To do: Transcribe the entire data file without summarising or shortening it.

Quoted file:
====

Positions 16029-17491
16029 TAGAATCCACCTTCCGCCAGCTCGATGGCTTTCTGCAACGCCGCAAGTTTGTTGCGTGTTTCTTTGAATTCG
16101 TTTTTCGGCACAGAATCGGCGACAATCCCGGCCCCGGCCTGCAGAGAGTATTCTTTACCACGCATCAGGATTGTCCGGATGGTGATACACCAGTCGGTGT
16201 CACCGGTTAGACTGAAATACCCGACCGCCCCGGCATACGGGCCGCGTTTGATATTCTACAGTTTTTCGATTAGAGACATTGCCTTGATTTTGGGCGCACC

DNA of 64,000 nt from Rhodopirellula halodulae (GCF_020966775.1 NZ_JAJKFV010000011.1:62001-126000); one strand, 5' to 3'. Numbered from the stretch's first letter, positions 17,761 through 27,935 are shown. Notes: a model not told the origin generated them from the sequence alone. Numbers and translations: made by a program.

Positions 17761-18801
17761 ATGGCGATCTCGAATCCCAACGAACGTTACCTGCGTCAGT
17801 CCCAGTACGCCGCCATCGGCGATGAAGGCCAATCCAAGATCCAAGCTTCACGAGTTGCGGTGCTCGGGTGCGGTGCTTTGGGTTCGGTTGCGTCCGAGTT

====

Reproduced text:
Positions 16029-17491
16029 TAGAATCCACCTTCCGCCAGCTCGATGGCTTTCTGCAACGCCGCAAGTTTGTTGCGTGTTTCTTTGAATTCG
16101 TTTTTCGGCACAGAATCGGCGACAATCCCGGCCCCGGCCTGCAGAGAGTATTCTTTACCACGCATCAGGATTGTCCGGATGGTGATACACCAGTCGGTGT
16201 CACCGGTTAGACTGAAATACCCGACCGCCCCGGCATACGGGCCGCGTTTGATATTCTACAGTTTTTCGATTAGAGACATTGCCTTGATTTTGGGCGCACC

DNA of 64,000 nt from Rhodopirellula halodulae (GCF_020966775.1 NZ_JAJKFV010000011.1:62001-126000); one strand, 5' to 3'. Numbered from the stretch's first letter, positions 17,761 through 27,935 are shown. Notes: a model not told the origin generated them from the sequence alone. Numbers and translations: made by a program.

Positions 17761-18801
17761 ATGGCGATCTCGAATCCCAACGAACGTTACCTGCGTCAGT
17801 CCCAGTACGCCGCCATCGGCGATGAAGGCCAATCCAAGATCCAAGCTTCACGAGTTGCGGTGCTCGGGTGCGGTGCTTTGGGTTCGGTTGCGTCCGAGTT